Glycemic index offers information about how foods affect blood sugar and insulin levels. The lower the glycemic index, the less the food will cause sharp elevations in blood sugar and a subsequent rise in insulin levels. Research has shown that chronically increased insulin levels can lead to insulin resistance, which has been correlated to the development of diabetes and metabolic disorders. Furthermore, obesity and cardiovascular disease have also been correlated to poor blood sugar and insulin regulation.
The glycemic index of a food is calculated by giving a sample group of people a test food that contains 50 grams of carbohydrates and then monitoring their blood glucose levels before, during and after consumption. The blood glucose levels are then compared to those recorded when that same sample group is given a control food (usually a dose of pure glucose equal to 50 grams of carbohydrates). The blood glucose reaction to the control food is given a value of 100; the reaction to the sample food is expressed as a percentage compared to the control. For example, a baked potato has a glycemic index of 76, which means your body’s blood glucose response to the carbohydrate in a baked potato is 76% of your body’s blood glucose response to the same amount of carbohydrate in pure glucose.
While glycemic index provides good information on how various foods affect blood glucose levels and insulin release, it does not take into consideration serving size. All glycemic indices are based on 50 grams of carbohydrates and not on how much of a particular food you are consuming in a meal. For a more practical measurement on how foods affect blood sugar in the context of a meal, glycemic load is a more appropriate value.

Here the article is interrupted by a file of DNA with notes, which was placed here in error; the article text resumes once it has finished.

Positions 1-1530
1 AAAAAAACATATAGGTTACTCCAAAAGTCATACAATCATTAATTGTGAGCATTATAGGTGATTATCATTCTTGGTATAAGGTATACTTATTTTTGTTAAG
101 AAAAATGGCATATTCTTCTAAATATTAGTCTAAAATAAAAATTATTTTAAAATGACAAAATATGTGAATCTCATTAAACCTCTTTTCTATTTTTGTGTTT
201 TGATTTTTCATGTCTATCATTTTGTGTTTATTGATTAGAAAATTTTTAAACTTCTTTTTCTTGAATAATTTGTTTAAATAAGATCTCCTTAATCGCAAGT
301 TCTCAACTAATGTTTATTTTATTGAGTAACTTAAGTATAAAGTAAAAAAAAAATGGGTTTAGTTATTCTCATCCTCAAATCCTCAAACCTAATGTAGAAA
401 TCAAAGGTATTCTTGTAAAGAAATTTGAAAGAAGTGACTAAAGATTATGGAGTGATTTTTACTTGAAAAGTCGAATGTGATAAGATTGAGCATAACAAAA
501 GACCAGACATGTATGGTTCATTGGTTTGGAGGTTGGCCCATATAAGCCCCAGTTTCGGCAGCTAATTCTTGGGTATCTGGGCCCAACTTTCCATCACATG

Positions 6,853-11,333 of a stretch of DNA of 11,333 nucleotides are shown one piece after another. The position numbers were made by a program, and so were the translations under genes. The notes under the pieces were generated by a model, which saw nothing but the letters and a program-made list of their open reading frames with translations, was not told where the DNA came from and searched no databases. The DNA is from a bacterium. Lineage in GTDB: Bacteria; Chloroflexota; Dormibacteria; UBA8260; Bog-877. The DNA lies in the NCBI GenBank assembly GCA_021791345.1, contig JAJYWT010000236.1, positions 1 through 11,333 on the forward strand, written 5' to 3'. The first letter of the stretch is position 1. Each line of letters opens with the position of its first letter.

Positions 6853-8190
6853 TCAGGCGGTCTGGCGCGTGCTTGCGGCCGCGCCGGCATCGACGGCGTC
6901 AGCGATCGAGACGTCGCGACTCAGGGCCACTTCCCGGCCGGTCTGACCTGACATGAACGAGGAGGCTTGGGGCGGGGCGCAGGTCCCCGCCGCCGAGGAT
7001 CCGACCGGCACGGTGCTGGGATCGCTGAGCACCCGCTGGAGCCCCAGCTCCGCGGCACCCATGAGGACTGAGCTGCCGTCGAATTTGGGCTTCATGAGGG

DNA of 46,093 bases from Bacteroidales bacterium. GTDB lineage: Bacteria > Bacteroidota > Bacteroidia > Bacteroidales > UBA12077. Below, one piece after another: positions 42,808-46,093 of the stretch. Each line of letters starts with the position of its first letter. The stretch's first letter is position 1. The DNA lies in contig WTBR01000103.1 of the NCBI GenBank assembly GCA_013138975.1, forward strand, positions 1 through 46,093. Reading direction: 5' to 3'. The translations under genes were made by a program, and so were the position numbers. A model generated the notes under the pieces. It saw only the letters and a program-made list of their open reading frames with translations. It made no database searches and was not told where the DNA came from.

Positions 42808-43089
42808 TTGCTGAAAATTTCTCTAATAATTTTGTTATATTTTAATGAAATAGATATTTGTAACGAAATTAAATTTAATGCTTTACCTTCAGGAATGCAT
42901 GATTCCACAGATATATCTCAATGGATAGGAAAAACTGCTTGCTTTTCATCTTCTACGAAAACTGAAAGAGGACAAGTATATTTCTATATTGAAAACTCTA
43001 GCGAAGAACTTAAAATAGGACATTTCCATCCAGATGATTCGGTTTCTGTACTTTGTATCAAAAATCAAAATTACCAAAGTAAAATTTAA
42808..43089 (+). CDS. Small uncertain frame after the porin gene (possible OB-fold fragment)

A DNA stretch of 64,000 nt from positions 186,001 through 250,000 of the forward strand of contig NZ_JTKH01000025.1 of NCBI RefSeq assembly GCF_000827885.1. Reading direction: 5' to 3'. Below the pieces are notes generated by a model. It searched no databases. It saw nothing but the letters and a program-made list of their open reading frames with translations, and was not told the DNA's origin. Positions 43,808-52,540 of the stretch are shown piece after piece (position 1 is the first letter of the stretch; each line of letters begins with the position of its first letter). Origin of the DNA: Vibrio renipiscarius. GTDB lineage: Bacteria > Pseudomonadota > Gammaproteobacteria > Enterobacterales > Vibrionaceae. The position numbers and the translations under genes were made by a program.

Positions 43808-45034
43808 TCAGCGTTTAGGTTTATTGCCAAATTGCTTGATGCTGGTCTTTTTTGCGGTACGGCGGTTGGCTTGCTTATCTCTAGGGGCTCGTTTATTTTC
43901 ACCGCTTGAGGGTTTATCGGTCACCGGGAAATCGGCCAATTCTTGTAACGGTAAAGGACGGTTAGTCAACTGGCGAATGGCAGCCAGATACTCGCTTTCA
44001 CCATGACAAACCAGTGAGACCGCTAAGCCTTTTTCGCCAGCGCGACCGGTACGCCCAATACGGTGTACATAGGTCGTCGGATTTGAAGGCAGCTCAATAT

To explain this simply, while watermelon might have a high glycemic index, the amount of watermelon a person would have to eat to equal 50 grams of carbohydrates is often much more than a person would eat in a single serving. Glycemic load is a measurement to simultaneously describe the quality (glycemic index) and realistic quantity of carbohydrates in a meal.
The table below is adapted from the Linus Pauling Institute and illustrates the difference between glycemic index and glycemic load.
Also, visit www.glycemicindex.com for more information regarding the glycemic index and glycemic load of various foods.
- The Linus Pauling Institute http://lpi.oregonstate.edu/infocenter/foods/grains/gigl.html
- Dr Tim Irving DC, LMT, Nutritionist: A Little bit about the Difference between the Glycemic Index and the Glycemic Load (lecture)